This investigation was financially supported by the Directorate General of Scientific Resources, Technology and Higher Education, Ministry of Research, Technology and Higher Education, Indonesia (Postdoctoral Grant, 2018–2019, No. 115/UN23.14/PN.01.00/2019 by M.S.F.).


We would like to express our sincerely thank to Mr. Kansi Haikal in Central Laboratory, Universitas Padjadjaran for HRESITOFMS measurements.

Conflicts of Interest

The authors declare no conflict of interest.


  1. Supratman, U.; Naibaho, W.; Salam, S.; Maharani, R.; Hidayat, A.T.; Harneti, D.; Nurlelasari; Shiono, Y. Cytotoxic triterpenoid from the bark of Chisocheton patens Blume (Meliaceae). Phytochem. Lett. 2019, 30, 81–87. [Google Scholar] [CrossRef]
  2. Mohamad, K.; Hirasawa, Y.; Litaudon, M.; Awang, K.; Hamid, A.; Hadi, A.; Takeya, K.; Ekasari, W.; Widyawaruyanti, A.; Zaini, N.C.; et al. Ceramicines B–D, new antiplasmodial limonoids from Chisocheton ceramicus. Bioorg. Med. Chem. 2009, 17, 727–730. [Google Scholar] [CrossRef] [PubMed]
  3. Joshi, M.N.; Chowdhury, B.L.; Vishnoi, S.P.; Shoeb, A.; Kapil, R.S. Antiviral activity of (+)-odorinol. Planta Medica 1987, 53, 254–255. [Google Scholar] [CrossRef] [PubMed]
  4. Agbedahunsi, J.M.; Fakoya, F.A.; Adesanya, S.A. Studies on the anti-inflammatory and toxic effects of the stem bark of Khaya ivorensis (Meliaceae) on rats. Phytomedicine 2004, 11, 504–508. [Google Scholar] [CrossRef] [PubMed]
  5. Nurlelasari; Katja, D.G.; Harneti, D.; Wardayo, M.M.; Supratman, U.; Awang, K. Limonoids from the seeds of Chisocheton macrophyllus. Chem. Nat. Compd. 2017, 53, 83–87. [Google Scholar] [CrossRef]
  6. Supriatno; Nurlelasari; Herlina, T.; Harneti, D.; Maharani, R.; Hidayat, A.T.; Mayanti, M.; Supratman, U.; Azmi, M.N.; Shiono, Y. A new limonoid from stembark of Chisocheton pentandrus (Meliaceae). Nat. Prod. Res. 2018, 32, 1–7. [Google Scholar] [CrossRef]
  7. Katja, D.G.; Farabi, K.; Nurlelasari; Harneti, D.; Mayanti, T.; Supratman, U.; Awang, K.; Hayashi, H. Cytotoxic constituents from the bark of Chisocheton cumingianus (Meliaceae). J. Asian Nat. Prod. Res. 2016, 19, 194–200. [Google Scholar] [CrossRef] [PubMed]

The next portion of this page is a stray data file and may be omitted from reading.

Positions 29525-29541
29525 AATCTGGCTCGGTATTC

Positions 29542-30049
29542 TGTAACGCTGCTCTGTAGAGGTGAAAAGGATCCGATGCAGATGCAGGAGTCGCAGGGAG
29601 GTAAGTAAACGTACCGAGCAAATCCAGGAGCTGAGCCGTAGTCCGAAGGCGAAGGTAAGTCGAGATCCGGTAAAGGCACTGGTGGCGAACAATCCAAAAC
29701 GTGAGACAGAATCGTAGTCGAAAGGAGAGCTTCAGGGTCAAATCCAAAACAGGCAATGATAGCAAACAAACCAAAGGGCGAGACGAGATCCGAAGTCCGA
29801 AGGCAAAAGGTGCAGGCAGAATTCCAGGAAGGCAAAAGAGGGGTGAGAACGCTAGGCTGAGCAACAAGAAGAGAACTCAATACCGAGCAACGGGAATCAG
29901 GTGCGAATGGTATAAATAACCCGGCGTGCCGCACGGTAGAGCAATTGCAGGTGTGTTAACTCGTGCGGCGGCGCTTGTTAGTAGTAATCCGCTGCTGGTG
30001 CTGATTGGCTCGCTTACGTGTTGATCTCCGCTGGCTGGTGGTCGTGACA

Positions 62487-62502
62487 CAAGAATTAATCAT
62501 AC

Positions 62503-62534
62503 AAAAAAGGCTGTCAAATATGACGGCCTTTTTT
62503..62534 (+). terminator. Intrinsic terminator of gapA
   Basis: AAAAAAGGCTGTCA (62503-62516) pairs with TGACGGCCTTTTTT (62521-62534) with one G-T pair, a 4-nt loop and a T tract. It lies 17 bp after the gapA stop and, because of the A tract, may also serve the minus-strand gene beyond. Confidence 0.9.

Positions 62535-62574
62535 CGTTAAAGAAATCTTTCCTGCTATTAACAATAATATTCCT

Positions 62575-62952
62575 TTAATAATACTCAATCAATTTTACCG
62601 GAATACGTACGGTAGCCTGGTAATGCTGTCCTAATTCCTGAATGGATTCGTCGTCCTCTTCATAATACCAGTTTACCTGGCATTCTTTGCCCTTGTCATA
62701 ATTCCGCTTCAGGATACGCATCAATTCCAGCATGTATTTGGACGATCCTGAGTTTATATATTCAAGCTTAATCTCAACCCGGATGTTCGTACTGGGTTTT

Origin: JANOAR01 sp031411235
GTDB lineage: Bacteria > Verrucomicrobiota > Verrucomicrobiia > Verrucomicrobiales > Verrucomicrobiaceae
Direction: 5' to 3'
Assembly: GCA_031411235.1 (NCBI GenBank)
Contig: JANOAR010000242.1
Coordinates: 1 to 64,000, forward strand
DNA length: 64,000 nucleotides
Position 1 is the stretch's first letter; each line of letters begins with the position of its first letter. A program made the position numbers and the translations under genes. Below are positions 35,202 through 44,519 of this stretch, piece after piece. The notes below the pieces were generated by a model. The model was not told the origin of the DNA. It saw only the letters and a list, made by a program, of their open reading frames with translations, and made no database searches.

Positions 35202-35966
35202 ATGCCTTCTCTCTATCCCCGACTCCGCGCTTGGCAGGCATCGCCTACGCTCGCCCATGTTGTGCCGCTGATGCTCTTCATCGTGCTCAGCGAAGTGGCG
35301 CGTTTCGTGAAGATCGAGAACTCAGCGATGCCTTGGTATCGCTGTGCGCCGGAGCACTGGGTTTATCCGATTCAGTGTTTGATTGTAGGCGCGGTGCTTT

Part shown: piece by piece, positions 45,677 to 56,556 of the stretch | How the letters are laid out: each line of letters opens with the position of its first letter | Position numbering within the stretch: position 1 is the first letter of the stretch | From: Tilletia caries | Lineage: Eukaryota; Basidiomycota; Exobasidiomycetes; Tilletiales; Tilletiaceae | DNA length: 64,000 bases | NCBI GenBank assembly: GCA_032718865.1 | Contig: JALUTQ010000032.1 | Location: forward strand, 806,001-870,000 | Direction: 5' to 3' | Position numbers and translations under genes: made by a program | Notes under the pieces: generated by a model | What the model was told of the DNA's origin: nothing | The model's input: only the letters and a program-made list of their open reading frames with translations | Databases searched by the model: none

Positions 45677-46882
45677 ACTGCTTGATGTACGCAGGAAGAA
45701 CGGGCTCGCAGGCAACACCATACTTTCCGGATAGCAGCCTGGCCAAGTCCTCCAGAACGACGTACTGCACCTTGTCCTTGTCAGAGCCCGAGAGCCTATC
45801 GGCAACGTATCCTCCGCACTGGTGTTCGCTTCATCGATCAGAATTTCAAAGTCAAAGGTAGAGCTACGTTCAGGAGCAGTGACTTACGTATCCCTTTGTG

8. Katja, D.G.; Farabi, K.; Harneti, D.; Mayanti, T.; Supratma, U. Cytotoxic triterpenoid from the stembark of Chisocheton celebicus (Meliaceae). Makara J. Sci. 2017, 21, 8–12. [Google Scholar] [CrossRef]
  9. Kaplan, M.A.C.; Pugialli, H.R.L.; Lopes, D.; Gottlieb, H.E. The stereochemistry of ledol from Renealmia chrysotrycha. Phytochemistry 2000, 55, 749–753. [Google Scholar] [CrossRef]
  10. Phongmaykin, J.; Kumamoto, T.; Ishikawa, T.; Suttisri, R.; Saifah, E. A new sesquiterpene and other terpenoid constituents of Chisocheton penduliflorus. Arch. Pharm. Res. 2008, 31, 21–27. [Google Scholar] [CrossRef] [PubMed]
Figure 1. Chemical structure of compound 1.
Figure 1. Chemical structure of compound 1.
Molbank 2019 m1092 g001
Figure 2. Selected 1H-1H Corelated Spectroscopy (COSY) and Heteronuclear Multiple Bond Correlation (HMBC) correlations for 1.
Figure 2. Selected 1H-1H Corelated Spectroscopy (COSY) and Heteronuclear Multiple Bond Correlation (HMBC) correlations for 1.
Molbank 2019 m1092 g002
Table 1. Nuclear Magnetic Resonance data for compound 1 (500 MHz for 1H and 125 MHz for 13C in CDCl3).
Table 1. Nuclear Magnetic Resonance data for compound 1 (500 MHz for 1H and 125 MHz for 13C in CDCl3).
CδCδH (ΣH., mult., J = Hz)
139.71.72 (1H, m)
229.11.15 (1H, m)
1.68 (1H, m)
337.81.45 (1H, m)
1.59 (1H, m)
558.21.69 (1H, m)
622.30.10 (1H, t, 9.3)
728.60.51 (1H, ddd, 6.0, 9.6)
818.81.29 (1H, m)
1.52 (1H, m)
925.81.49 (1H, m)
1.54 (1H, m)
1038.51.85 (1H, m)
1216.30.88 (3H, s)
1328.70.92 (3H, s)
1416.10.84 (3H, d, 6.8)
1532.11.04 (3H, s)
Back to TopTop